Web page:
Wednesday, February 27, 2013

The Jungle and Cleopatra

Recently, I've read some very serious, very dense, very...ummm, some might call booooooring books.  I'll give you a quick wrap up of the two in this post.  First up, my least favorite of the two...

Are you looking for a classic and historical fiction book that will make you walk away feeling miserable?  Well, here ya go...The Jungle by Upton Sinclair.  I went into this book knowing of it as "the meat-packing industry" book.  However, this book is much, much, much more.  Rather than being an exhibition you might read in a newspaper or magazine, this book follows one man's life journey that happens to include the meat-packing district in Chicago during the early 20th century.

Jurgis Rudkus, a young Lithuanian immigrant, is the main character that you follow from Lithuania, to his marriage with Ona, his job(s) in the meat-packing district, his injury/injuries, falling into debt, illness within the family, Jurgis' jail time, multiple deaths within the family, Jurgis' alcoholic stupors and finally his turn to socialism. 

I knew this was a piece of socialist propaganda and Sinclair makes it seem that socialism is the only solution to a situation like the pure torture and tragedy of Jurgis' tale of woe.  However, it's because of this book and other outcries that our society does not operate in this low-down process any longer.  I know that our society is not perfect, but phew, after reading this you can see how far we've come since the beginning of the last century!

I'm glad that I was able to push myself to finish this book, simply because it's a classic and I can now say that I've read it...but, I will not be reading it again.  At least any time soon.  Very depressing, if eye-opening.

Next up, Cleopatra by Stacy Schiff.  I learned quite a bit from this book.  First up, lets discuss the cover.  Did you know that the white ribbon Cleopatra wore was called a diadem and was considered the same as a crown?  And did you know that pearls within her day were as prized as diamonds of today?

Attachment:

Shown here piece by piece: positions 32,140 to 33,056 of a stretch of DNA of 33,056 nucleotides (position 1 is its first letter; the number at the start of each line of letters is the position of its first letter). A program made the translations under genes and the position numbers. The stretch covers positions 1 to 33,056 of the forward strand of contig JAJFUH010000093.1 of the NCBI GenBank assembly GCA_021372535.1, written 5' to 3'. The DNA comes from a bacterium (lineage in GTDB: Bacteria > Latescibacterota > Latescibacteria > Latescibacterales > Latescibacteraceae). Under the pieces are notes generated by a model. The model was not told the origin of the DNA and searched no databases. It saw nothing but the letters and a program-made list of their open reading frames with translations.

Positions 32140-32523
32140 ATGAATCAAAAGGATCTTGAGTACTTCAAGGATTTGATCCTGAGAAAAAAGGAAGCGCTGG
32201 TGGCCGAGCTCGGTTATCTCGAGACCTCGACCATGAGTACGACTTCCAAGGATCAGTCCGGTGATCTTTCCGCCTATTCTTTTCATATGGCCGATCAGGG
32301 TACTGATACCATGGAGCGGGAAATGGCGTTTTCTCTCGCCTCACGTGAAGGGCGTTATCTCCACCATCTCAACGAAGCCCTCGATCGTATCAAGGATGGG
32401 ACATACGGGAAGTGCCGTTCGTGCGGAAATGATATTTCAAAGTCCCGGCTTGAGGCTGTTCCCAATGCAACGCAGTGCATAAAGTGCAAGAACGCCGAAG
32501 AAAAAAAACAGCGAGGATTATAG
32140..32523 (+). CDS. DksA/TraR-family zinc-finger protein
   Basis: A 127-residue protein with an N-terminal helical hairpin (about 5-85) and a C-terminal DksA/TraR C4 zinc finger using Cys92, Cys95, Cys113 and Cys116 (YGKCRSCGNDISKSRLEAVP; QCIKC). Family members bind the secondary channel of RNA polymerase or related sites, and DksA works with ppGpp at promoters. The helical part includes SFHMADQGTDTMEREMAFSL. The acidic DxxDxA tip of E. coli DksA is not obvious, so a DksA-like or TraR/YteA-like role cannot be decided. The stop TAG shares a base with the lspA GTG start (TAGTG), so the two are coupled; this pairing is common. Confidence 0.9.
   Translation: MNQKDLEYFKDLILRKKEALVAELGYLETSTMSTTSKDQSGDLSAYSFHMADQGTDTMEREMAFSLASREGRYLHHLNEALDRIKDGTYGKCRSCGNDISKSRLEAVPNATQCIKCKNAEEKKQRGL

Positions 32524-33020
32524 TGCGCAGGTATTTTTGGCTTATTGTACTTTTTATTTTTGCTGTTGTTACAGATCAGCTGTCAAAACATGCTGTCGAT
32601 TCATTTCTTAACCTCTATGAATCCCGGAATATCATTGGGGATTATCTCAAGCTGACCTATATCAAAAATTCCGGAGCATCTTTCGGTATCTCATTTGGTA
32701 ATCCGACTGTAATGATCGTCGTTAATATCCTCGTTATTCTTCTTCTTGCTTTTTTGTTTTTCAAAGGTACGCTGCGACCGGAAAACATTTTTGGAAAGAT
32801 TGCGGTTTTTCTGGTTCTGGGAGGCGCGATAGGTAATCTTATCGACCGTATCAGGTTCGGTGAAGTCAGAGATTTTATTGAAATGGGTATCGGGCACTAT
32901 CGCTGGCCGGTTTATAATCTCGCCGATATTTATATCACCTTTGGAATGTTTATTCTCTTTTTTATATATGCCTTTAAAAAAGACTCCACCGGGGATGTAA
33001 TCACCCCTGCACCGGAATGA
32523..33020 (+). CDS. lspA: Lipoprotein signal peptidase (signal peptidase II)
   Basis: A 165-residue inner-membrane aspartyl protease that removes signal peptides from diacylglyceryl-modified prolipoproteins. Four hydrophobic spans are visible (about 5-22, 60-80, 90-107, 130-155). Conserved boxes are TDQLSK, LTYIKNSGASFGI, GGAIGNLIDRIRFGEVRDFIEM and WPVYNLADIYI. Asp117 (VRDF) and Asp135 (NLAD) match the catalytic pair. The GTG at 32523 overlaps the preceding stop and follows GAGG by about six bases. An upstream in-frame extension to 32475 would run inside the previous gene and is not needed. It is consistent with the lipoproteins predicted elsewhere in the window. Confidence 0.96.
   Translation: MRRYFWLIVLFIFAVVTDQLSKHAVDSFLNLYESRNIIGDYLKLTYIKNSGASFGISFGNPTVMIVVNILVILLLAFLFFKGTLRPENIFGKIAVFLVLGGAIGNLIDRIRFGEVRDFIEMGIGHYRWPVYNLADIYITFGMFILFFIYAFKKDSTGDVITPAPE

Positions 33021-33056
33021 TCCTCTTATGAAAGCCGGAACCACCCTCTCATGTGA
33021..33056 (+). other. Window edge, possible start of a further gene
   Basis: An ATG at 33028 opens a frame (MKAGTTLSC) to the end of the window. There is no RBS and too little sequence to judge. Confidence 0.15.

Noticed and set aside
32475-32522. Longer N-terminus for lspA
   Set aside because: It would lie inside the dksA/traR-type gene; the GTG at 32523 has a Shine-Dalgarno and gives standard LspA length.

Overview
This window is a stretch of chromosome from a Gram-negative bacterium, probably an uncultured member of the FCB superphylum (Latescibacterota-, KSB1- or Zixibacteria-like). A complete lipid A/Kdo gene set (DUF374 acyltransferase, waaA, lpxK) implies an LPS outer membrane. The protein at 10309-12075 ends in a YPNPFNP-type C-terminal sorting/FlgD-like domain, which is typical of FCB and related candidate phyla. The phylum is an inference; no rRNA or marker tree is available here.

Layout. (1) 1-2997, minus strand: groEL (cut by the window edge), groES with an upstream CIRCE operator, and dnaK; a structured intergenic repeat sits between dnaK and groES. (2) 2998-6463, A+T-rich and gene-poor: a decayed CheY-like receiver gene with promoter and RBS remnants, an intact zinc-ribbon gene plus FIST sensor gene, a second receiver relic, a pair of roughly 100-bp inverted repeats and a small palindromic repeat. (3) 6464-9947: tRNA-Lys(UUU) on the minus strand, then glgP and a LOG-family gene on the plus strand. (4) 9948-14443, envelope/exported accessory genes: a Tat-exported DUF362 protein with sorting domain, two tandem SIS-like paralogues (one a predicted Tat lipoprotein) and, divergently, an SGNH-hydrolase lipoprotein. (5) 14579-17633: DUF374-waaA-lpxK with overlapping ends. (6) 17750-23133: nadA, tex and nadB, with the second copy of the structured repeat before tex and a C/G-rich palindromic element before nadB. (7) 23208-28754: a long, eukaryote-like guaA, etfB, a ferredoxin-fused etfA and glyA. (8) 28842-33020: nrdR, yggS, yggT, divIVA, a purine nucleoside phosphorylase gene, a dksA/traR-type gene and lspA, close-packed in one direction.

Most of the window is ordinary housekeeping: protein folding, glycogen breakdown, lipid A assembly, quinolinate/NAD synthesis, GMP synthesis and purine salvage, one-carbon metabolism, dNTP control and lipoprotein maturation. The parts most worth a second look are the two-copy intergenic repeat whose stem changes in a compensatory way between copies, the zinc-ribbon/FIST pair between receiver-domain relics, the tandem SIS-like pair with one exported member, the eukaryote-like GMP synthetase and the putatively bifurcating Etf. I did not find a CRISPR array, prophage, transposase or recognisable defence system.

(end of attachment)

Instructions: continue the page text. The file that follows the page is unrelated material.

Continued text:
Here's another interesting tidbit, we don't officially know what Cleopatra looked like (much like we have no idea what Helen of Troy looked like).  There are certain facial features that we know were prominent, her nose and chin, but other than that...who knows?  There were coins minted during her time, but Cleopatra herself had to approve those renderings.  Who's going to approve a realistic photo that makes you look bad?  Most all other sculptures and wall art were constructed at least 50 years after her death.

What I really enjoyed about this book was how Schiff came to the table attempting to be as objective as possible.  She has taken very subjective writings (like Shakespeare and Shaw) and attempted to see the truth behind the judgements.  Within this book, there is a lot of person A said this, person B said this and person C said this, but the most realistic thing about this is...fill in the blank.  What you come away with is that Cleopatra may have been a seductress and manipulative, but she was also very shrewd, an amazing negotiator and was a phenomenal queen of Egypt.  At the time of her death, the Egyptian empire was the largest it ever was under the Ptolemaic family.

Many of the stories about Cleopatra are true...she did have a child with Julius Caesar, then three with Mark Antony.  She also killed all of her siblings, however you learn that it was more of a "kill them before they kill me" type situation.  And this type of sibling murder was everyday rivalry back during this period of time (sad, I know). 

Lastly, I will share that Schiff debunks one of the age-old Cleopatra myths.  The asp.  At the time of her death, Cleopatra was on suicide watch under Octavian.  She'd already attempted to kill herself so she could be with her beloved Antony, but Octavian wanted to parade her through Rome to display his dominance.  Knowing this, what is the likelihood of someone being able to smuggle in a six-foot long, hissing and puffing cobra within a fig basket?  I mean, really?  Let's not forget this was also the royal emblem of Egypt.  Convenient much?  Schiff also discusses how Cleopatra had an obsession with poisons her entire life and that such a woman who was known for her meticulous planning would not entrust her death with a notoriously sluggish snake whose bite would have been slow and painful.  Poison was a much more likely alternative.

I loved learning all of this information about Cleopatra, but I'll be honest and say that this book is not for everyone.  It does tend to read like a history book and if that's not your bag...well, I wouldn't recommend it for you.  If I were to compare it to a semi-recent read of mine, I would choose The Duchess.  Both of these are highly fascinating books involving highly fascinating women, but the books are DENSE.  There is no dialogue and it's virtually fact after fact after fact with some objective hypotheses.  If you're like me and enjoy this kind of read from time to time, go for it.  If not...don't, you'll be bored to tears.


  1. Sounds like Cleo would be a better audio read. I'm afraid I would give up on reading it on my own.

    1. Yes, I think you could do Cleopatra if it were an audio. It'd be a lot like Lies My Teacher Told Me. Sadly, the copy I have is a paperback!



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